Plabita Borthakur is Rihanna, a young college student, who toils stitching burkhas in her conservative family’s home business but harbors dreams of becoming a sexy pop singer. These two lives are totally at odds and she uses the anonymity of her burkha to lie and shoplift and buy all the bold dresses and makeup which is forbidden by her orthodox family.
Finally, Aahana Kumra is Leela – a livewire beautician with an insatiable sex drive who is stringing along a Muslim photographer boy friend and a Hindu fiancée in an arranged match. She has no sexual inhibitions and will go to any extent to get her satisfactions – not an easy job in a small town where everyone knows everyone else’s business. It is very much a man’s world where indulging in or withholding sex is part of a man’s power.Each one of these women is leading a calm staid life on the surface and a turbulent one on the inside. How do you align both and live the life you want to live? Alankrita Shrivastava has great sympathy for her women and has woven a fast-moving tale – funny, poignant but always real. It keeps you totally involved – it’s so full of nuances you want to see it again to catch what you might have missed in the first viewing.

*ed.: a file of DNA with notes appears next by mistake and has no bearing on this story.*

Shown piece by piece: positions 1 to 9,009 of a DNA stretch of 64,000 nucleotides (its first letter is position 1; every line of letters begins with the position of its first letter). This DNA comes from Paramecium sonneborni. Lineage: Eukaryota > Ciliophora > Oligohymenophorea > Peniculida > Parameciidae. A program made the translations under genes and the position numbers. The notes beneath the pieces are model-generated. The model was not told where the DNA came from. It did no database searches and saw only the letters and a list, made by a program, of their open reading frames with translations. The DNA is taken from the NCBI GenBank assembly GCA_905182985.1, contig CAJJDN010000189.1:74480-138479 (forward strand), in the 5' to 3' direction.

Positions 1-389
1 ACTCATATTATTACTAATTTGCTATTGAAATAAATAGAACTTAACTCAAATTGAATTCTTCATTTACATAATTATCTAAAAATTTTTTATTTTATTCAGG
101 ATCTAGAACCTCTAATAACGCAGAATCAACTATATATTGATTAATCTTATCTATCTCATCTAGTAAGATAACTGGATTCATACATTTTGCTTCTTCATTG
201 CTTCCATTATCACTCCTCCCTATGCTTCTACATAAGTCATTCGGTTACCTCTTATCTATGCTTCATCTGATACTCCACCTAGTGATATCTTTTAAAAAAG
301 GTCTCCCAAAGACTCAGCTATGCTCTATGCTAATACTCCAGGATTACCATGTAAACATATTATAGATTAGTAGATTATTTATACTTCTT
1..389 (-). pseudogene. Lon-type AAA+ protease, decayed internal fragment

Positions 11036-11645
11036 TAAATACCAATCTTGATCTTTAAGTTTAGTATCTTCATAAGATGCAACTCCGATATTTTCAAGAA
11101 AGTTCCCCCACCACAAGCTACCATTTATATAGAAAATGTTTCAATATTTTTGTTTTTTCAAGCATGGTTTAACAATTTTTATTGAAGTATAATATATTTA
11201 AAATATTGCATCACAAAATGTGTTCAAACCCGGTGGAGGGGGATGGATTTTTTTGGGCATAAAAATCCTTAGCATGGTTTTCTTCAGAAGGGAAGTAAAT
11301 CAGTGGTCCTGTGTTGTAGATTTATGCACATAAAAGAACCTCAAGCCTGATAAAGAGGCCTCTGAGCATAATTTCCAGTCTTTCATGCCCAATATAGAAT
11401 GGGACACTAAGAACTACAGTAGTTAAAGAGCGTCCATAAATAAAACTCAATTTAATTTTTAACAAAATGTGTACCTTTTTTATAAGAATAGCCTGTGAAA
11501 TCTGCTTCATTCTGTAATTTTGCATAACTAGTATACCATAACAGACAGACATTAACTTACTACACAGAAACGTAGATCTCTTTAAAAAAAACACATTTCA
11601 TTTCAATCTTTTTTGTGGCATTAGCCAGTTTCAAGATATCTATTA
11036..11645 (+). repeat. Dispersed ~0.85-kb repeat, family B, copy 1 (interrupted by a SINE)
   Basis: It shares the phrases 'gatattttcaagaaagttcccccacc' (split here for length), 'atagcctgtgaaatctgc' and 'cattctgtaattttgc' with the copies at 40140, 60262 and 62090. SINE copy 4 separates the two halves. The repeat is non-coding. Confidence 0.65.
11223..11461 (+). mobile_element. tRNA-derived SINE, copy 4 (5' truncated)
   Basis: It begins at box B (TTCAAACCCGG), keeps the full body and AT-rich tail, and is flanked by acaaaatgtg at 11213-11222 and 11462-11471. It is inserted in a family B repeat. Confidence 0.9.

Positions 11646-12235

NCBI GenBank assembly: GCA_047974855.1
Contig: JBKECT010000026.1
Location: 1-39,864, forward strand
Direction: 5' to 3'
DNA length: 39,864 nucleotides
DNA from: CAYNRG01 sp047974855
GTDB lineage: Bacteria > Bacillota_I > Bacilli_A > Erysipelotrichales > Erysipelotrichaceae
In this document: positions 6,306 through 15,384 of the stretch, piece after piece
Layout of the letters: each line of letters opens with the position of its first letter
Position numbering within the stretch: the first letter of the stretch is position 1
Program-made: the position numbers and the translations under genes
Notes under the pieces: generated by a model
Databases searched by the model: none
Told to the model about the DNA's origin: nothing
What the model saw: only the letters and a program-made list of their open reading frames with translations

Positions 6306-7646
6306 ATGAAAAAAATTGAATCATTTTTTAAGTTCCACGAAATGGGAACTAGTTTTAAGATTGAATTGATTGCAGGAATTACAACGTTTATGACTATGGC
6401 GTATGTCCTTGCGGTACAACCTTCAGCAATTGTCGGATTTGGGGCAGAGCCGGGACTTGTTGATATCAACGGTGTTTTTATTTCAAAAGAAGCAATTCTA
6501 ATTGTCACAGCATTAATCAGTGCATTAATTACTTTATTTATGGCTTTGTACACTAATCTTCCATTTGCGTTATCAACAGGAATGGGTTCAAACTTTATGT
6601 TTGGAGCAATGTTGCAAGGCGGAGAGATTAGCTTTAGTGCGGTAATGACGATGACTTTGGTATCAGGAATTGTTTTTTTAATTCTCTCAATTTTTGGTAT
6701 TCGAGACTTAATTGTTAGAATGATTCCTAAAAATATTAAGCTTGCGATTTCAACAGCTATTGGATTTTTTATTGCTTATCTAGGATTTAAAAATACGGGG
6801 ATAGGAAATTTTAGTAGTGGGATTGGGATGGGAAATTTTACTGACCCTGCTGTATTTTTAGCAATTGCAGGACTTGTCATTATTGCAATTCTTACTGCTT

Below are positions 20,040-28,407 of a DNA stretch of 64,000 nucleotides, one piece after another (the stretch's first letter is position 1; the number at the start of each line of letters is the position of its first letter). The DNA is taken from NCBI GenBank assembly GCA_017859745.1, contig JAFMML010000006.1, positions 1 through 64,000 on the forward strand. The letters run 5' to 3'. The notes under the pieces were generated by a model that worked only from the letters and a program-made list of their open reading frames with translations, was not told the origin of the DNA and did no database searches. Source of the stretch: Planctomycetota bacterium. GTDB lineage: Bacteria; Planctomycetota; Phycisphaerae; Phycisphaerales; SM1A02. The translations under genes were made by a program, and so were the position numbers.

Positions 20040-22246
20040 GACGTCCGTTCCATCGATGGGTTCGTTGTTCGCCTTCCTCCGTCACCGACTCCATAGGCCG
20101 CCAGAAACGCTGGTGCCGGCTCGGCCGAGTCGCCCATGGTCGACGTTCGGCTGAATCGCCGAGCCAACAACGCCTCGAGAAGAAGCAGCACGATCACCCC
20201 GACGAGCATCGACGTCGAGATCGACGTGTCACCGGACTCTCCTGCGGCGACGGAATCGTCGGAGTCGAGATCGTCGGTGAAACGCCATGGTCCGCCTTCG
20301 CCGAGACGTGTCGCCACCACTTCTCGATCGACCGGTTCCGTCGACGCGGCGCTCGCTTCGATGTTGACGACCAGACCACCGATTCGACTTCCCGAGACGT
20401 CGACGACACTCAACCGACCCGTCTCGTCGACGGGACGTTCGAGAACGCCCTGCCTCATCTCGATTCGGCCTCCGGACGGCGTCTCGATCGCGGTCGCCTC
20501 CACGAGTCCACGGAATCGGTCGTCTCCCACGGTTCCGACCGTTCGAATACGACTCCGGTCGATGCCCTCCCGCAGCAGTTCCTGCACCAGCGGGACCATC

The film does show mostly negative men – indeed, none of them can be held up to a gold standard. But each is a man of his time and his circumstances. Look at Rihanna’s sour, strict father – he knows no better, he is a product of his society and his conditioning. The docile mother is his partner and his accomplice in keeping the daughter blemish-free and under control. You realize these women may fight and struggle, but it’s going to be a uphill battle unless society changes, men change and even mothers change to give their daughters space to exercise their rights.